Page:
Review by Megan Sinclair
Harley Quinn’s Coney Island adventures continue as the ex-Mistress of Mayhem tries to juggle her responsibilities and blossoming relationships into a new lifestyle, which is just as manic and chaotic as she is. Kiss Kiss Bang Stab features three continuing internal chapters and three more stand-alone specials.
Within the internal story, Harley comes to the realisation that she cannot balance her work and leisure commitments in addition to trying to make the world a better place. To solve this dilemma she advertises for a vigilante group, resulting in ‘The Gang of Harleys’ (who like Power Girl in the previous volume have their own spin-off series with Harley Quinn). The newfound superhero gang are as mismatched and morally complex as Harley herself, but like the titular character are willing to go to extremes for the greater good. These episodes set up an exciting and very Harley-esque, fun-filled, crazy plot. The creators continue to develop Harley as a character while having fun with some pop culture, a common series trope. From ‘Hot Topic’ Harleys, to ‘hunnerd shades’ and ‘Mad Manx’, like the general atmosphere of the volume, there are many playful, often meta references throughout.
Chad Hardin provides the art for the continuing story, his work blending perfectly well with the madness of Harley’s world. He is a very expressive artist which suits the highly emotional Harley. The art, like the writing, is full of heart, much like the beloved title character and the creative team’s passion and love for Harley Quinn shines through.
In addition, the specials also engage the readers, most prominently the ‘Scratch and Snuff’, which as the name suggests has different scents throughout that Harley directs the readers to scratch and smell, in doing so pulling them into the comics page. In a quest to save Poison Ivy, the readers sniff an array of aromas from pizza, to banana butter, to leather and hypnosis potions. Added to that, as is common with Harley Quinn, the readers are taken into her mind via fantasy hallucinations and dreams. These sections are unique and offer the creators the opportunity to explore metafictional sequences, such as Harley’s own superhero creation Hurl Girl. We saw her in Hot in the City, and she reappears to fight alongside Harley. They also provide great comedy scenes, such as Bruce Wayne and Harley’s romance in her Valentine’s Day special.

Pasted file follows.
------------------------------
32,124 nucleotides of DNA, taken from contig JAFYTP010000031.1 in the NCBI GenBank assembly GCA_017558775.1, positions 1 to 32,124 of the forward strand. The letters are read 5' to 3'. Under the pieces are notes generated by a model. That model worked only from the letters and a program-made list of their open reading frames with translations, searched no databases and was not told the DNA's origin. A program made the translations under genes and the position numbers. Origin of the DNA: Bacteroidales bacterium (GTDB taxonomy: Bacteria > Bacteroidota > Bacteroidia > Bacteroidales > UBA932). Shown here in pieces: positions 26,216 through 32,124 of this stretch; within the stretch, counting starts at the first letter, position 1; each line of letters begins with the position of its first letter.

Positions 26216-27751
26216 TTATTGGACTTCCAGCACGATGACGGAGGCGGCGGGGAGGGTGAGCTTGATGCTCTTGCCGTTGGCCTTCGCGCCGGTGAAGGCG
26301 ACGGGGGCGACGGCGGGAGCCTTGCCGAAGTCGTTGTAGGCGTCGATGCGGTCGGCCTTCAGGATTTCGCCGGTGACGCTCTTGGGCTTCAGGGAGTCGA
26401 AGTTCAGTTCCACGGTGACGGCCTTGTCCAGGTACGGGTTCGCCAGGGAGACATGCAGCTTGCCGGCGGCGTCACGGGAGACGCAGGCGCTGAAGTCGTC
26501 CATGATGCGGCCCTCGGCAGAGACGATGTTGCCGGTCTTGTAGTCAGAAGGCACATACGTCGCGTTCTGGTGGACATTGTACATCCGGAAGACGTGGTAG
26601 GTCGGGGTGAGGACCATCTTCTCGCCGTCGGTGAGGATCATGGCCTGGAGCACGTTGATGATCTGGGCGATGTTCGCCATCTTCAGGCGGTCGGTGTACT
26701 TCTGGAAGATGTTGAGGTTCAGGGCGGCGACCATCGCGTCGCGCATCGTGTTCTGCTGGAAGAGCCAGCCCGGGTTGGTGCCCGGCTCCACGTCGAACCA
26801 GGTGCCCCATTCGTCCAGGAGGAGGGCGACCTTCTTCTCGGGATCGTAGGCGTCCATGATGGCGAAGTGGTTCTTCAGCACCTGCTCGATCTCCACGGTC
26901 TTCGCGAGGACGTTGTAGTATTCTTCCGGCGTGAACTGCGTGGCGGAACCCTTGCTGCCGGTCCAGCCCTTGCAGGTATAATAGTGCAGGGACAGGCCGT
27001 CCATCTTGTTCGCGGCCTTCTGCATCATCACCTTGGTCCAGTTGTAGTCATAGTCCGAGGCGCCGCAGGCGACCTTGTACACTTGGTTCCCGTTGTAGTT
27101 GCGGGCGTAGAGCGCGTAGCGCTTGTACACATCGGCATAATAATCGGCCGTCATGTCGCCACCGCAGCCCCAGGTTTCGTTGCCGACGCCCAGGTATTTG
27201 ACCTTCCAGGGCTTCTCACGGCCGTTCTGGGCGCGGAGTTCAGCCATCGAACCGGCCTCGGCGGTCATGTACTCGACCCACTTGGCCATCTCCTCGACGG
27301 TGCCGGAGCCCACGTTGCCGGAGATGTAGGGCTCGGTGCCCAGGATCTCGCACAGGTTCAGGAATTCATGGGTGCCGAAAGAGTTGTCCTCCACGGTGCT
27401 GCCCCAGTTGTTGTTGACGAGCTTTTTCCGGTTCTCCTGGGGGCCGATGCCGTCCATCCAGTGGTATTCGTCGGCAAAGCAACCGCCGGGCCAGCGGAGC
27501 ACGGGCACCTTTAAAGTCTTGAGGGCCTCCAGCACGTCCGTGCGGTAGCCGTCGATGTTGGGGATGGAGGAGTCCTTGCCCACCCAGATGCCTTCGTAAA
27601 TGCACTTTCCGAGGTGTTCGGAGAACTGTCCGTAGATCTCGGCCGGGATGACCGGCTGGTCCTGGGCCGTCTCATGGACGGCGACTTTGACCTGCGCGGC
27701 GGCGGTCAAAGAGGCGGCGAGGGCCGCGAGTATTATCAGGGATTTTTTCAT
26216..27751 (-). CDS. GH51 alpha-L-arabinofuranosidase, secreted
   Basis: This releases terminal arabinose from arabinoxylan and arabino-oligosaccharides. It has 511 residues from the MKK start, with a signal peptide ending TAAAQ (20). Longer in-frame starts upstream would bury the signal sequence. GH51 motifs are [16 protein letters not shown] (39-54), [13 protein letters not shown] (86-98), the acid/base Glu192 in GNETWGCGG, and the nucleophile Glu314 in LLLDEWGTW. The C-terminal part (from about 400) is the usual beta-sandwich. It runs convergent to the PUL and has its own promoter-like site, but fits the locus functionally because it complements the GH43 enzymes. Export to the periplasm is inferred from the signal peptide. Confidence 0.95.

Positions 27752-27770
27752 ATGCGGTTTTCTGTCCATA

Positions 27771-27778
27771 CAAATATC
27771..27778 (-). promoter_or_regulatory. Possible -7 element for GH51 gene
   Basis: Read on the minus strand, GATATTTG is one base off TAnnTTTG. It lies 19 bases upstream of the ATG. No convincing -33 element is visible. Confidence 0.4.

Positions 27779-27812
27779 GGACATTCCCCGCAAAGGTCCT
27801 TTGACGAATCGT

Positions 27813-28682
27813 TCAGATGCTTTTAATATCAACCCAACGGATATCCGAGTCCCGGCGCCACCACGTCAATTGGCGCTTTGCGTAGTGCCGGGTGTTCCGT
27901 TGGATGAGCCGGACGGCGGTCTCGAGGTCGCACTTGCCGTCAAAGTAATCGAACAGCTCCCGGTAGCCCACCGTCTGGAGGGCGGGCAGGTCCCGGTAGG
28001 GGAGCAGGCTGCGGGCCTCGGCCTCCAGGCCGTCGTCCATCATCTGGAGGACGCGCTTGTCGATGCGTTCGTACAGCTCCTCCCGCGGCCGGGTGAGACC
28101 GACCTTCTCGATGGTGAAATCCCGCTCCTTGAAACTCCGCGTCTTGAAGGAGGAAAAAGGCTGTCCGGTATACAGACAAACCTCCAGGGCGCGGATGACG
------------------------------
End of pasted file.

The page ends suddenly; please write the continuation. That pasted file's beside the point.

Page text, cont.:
These moments additionally give guest artists the opportunity to work on Harley Quinn. A series highlight is that so many faces in the comics industry, old and new, can put their own stamp on the character. It is something that seems so naturally suited to Harley Quinn, who within Amanda Conner and Jimmy Palmiotti’s work is a wonderful mix of nostalgia and modernisation. Blended throughout the volumes is the idea that Harley Quinn is a flexible and adaptable, and the jumps in narrative and aesthetic both suit this concept and the very nature of Harley’s personality.
Kiss Kiss Bang Stab continues to re-define the previous incarnations of Harley Quinn as she ventures far from Gotham and proves herself as a worthy standalone character. On the surface it is an easy, often silly read, but there are so many clever twists and nods to both Harley herself and comics in general. The series continues with A Call to Arms.